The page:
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UPDATE: As expected, the city of Scranton, Pa., is now facing two lawsuits over the mayor's unexpected move to cut city workers' pay to minimum wage.
According to NPR, unions are also calling for Mayor Chris Doherty to be held in contempt of court.
One lawsuit was filed on behalf of 10 disabled former police officers and firefighters for the city who allege that the cut was made without a required hearing under Pennsylvania law. The second suit contends that the city failed to pay overtime, violating U.S. labor law. Both suits are asking for wage restoration, attorney fees, and back pay.
As the New York Times reports, Scranton's mayor made the pay cut (which includes the reduction of his own pay to the same rate) when the city had just $5,000 in the bank and no potential lenders on the horizon.
Tuesday, July 10: Workers unions are gearing up for a fight in Scranton, Pa., where the mayor abruptly cut the pay of 400 city employees to the federal minimum wage last week, the Associated Press reports.
Three unions—representing police officers and firefighters among others—plan to file legal action against the city after Mayor Chris Doherty took the measure to cut the pay of 400 city employees to $7.25 per hour. He defended it as a temporary step while the city tries to recover from its crushing $16.8 million deficit. Shortly thereafter, a county judge issued an injunction ordering the city to respect the pay rates in union contracts, but Doherty violated the order.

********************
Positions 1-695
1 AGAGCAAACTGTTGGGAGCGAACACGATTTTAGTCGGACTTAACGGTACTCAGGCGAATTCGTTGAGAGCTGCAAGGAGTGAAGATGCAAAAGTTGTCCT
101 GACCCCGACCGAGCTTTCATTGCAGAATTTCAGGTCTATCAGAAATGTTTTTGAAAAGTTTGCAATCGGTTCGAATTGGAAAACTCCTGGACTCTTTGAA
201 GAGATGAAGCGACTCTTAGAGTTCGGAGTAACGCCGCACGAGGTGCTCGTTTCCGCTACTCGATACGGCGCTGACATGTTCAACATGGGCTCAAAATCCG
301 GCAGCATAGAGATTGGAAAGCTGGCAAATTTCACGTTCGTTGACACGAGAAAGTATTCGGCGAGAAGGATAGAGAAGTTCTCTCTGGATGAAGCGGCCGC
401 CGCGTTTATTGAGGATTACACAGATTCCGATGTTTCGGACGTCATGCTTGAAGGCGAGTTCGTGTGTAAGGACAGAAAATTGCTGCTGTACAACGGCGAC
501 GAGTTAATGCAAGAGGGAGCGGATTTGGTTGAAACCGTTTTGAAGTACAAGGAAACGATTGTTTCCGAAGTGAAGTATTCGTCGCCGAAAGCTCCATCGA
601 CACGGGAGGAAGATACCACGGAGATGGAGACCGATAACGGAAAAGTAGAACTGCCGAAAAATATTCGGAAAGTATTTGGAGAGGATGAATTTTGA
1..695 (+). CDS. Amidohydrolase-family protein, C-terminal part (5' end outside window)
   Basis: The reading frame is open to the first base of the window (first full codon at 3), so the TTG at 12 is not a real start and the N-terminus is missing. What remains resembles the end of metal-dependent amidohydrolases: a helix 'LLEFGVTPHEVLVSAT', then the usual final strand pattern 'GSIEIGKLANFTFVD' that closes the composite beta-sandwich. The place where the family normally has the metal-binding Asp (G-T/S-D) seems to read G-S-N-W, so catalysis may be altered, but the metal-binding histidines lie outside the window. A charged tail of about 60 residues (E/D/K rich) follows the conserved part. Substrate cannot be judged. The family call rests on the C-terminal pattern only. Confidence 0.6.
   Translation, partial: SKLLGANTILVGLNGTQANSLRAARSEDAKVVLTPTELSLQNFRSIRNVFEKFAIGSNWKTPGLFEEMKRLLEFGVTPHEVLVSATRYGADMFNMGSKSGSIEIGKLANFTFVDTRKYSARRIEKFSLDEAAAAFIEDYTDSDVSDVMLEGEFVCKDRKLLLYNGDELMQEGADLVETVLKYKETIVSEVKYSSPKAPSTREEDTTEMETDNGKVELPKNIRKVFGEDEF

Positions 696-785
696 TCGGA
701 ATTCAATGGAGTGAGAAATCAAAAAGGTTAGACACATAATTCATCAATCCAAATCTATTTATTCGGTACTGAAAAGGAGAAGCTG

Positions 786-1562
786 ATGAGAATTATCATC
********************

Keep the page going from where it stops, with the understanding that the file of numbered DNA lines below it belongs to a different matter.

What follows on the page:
City workers were slammed with the pay cut when they received their paychecks last week. Roger Leonard, a city employee who typically earns $900 for two weeks work, told NPR that he received a check for just $340 on Friday.
The pay cut drags city employees into the middle of a feud between the mayor and the city council on how best to address the city’s dire finances. "If they’d gone with my budget, we wouldn’t be having this discussion," Doherty said to NPR in reference to his proposal to raise taxes, which was rejected by the council.
The majority of the council opposed the Doherty’s pay cuts, but the gravity of the city’s financial situation was highlighted last week when, even after paying minimum wage, the city had just $5,000 in the bank.
Scranton is one of 20 Pennsylvania cities, including Harrisburg and Pittsburgh, operating under state law for fiscally distressed municipalities, according to the Wall Street Journal. Cities across the country are facing difficult economic times. Just last month, Stockton, Calif., becomes the largest U.S. municipality to declare bankruptcy.